She has sent it to NCR, for publication:

Dear Sir,

I hope you will read the following article in the spirit in which it was written - as a tribute to those who have served the Church faithfully.

When will you investigate the bishops who have never been held accountable for their negligence and are still in positions of power and honor?

Catholics are watching this abuse of power by the Vatican and the Church will continue to implode if you continue to persecute sisters and protect bishops.

Thank you.

Sincerely,

Eileen M. Ford

Ford, a contributor to The Gloucester Daily Times, writes a monthly column titled Insights and Outbursts. (A similar version of this column appeared on the newspaper's website.)

Insights and Outbursts: To the 'strong and lonely advocates'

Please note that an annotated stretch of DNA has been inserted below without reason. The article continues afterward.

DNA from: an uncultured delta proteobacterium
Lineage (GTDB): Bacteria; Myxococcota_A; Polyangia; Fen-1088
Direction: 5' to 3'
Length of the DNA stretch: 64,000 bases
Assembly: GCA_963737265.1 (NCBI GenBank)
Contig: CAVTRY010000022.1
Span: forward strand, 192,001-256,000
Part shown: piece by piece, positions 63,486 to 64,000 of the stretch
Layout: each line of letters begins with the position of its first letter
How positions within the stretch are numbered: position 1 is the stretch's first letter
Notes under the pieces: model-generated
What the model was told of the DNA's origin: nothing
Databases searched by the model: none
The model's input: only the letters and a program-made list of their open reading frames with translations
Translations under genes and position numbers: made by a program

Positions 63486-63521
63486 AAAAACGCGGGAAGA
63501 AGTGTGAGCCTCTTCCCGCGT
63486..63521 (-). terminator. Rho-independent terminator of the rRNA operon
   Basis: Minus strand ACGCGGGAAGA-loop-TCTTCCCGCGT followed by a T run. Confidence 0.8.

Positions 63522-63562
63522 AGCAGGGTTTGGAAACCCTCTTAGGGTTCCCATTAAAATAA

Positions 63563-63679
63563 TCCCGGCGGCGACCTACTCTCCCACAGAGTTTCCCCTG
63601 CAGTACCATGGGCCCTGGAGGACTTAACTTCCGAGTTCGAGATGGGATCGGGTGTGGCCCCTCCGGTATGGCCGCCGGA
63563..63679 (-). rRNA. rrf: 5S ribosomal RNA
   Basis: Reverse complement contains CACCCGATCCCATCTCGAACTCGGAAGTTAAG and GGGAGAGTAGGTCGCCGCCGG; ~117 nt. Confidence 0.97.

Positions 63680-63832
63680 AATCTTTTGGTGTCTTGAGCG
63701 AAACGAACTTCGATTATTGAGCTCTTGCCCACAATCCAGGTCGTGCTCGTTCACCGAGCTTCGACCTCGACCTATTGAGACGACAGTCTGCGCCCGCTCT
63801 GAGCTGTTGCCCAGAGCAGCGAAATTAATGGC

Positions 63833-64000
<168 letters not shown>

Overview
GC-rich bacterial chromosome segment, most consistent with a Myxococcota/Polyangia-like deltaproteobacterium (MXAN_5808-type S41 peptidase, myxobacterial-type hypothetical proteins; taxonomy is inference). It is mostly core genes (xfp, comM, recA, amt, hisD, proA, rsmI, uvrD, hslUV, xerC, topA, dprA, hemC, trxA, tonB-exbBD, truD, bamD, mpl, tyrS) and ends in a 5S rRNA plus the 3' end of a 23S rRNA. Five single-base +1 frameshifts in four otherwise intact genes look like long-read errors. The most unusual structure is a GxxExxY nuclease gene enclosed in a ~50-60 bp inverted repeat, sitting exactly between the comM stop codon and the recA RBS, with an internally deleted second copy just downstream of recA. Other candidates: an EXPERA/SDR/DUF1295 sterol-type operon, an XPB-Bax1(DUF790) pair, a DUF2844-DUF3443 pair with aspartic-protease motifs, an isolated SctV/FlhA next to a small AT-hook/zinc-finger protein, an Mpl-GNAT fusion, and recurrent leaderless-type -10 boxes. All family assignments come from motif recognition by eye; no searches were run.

Eileen Ford

"Institutions that claim power over our nature will have to pay nature's denied due, and will end by abusing their flock."

LCWR the 'elephant in the room' at celebration of San Francisco archbishop

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COMMENTARY

San Francisco Catholic Charities honored Archbishop George Niederauer at its annual Loaves and Fishes event April 29. While he was being honored for his leadership and support of Catholic Charities programs and services, it was obvious that everyone at the banquet, regardless of where they come down on religious liberty, women religious, gay marriage or any of the other hot issues within our church wanted also to honor this good man for his most important role -- being the pastor and shepherd of his flock.